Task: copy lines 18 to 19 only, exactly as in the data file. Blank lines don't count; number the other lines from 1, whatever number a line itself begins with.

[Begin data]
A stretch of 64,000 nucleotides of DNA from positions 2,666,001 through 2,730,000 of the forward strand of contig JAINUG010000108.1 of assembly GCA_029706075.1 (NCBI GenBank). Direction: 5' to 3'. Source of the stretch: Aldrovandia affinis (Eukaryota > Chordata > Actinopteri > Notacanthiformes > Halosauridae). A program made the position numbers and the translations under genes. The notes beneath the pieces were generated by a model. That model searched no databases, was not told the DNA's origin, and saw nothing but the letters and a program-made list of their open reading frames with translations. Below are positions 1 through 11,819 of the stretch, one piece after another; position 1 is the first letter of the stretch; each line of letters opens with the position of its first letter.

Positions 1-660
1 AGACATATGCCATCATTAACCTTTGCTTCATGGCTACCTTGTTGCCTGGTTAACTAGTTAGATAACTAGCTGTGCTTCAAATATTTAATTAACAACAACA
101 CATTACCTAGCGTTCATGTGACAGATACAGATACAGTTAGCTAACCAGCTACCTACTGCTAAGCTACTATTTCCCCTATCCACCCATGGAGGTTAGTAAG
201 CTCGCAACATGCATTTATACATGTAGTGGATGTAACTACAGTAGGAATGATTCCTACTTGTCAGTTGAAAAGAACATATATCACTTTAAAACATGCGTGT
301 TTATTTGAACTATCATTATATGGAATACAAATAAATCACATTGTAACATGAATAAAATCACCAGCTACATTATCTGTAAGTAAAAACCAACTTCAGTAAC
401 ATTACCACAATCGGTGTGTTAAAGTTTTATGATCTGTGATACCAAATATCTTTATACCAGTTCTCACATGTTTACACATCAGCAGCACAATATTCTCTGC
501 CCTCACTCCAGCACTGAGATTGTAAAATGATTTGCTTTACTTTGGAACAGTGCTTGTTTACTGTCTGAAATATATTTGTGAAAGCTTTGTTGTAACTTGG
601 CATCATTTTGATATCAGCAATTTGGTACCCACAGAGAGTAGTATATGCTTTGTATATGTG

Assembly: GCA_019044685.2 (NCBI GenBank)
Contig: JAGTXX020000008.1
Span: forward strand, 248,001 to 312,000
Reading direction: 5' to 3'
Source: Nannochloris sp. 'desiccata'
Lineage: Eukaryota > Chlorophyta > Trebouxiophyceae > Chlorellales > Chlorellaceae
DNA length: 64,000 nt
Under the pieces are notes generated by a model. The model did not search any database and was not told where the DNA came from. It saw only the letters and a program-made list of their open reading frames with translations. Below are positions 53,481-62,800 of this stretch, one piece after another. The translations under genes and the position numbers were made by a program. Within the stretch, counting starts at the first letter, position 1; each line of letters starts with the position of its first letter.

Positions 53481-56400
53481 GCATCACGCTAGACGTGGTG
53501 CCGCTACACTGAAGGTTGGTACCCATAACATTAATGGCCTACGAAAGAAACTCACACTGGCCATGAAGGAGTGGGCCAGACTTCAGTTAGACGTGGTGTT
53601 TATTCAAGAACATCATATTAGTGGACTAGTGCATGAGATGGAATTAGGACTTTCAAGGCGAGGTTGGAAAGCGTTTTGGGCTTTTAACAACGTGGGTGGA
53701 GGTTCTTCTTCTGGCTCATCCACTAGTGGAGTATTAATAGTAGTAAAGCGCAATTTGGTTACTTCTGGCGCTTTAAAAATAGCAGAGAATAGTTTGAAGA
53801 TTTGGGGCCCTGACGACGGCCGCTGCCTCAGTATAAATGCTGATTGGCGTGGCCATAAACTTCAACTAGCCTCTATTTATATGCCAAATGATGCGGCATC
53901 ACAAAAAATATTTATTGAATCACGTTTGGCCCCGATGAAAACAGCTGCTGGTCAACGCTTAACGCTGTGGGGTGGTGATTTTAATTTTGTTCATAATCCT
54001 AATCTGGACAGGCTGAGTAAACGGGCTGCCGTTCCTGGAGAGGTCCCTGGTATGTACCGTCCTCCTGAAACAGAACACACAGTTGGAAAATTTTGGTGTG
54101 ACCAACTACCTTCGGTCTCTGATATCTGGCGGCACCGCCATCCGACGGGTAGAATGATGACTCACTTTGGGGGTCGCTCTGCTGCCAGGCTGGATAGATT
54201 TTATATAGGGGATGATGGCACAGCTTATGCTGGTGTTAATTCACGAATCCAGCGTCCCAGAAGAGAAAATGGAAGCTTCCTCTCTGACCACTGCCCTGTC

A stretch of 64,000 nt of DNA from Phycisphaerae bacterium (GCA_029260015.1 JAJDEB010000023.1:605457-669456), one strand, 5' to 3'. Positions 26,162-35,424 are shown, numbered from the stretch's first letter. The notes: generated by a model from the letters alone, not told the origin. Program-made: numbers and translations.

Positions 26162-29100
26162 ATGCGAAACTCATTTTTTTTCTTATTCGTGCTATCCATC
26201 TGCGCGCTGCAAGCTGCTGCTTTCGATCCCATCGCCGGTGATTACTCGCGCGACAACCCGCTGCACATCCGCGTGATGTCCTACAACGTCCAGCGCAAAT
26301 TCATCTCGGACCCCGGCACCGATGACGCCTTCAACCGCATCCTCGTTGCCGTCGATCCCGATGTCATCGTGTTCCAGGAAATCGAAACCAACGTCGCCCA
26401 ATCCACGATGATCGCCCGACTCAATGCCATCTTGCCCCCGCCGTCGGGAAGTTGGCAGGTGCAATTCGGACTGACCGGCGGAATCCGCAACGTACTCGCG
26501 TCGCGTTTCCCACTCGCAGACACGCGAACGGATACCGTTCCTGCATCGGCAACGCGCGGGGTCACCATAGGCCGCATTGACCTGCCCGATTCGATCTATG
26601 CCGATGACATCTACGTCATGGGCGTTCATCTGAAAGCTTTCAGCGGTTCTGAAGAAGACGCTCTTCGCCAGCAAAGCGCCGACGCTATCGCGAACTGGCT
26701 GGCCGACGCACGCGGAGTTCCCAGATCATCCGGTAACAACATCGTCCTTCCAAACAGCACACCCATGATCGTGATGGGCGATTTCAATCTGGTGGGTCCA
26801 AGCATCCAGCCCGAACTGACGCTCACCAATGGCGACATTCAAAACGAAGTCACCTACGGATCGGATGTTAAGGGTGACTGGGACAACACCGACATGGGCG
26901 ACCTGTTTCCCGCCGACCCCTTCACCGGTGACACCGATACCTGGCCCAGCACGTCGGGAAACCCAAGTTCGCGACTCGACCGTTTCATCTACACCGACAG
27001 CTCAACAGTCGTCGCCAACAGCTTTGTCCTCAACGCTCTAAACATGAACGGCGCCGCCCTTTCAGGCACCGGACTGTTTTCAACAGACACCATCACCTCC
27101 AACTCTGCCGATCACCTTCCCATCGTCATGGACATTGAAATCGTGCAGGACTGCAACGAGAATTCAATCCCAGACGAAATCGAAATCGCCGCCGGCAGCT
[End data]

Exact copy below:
Positions 53481-56400
53481 GCATCACGCTAGACGTGGTG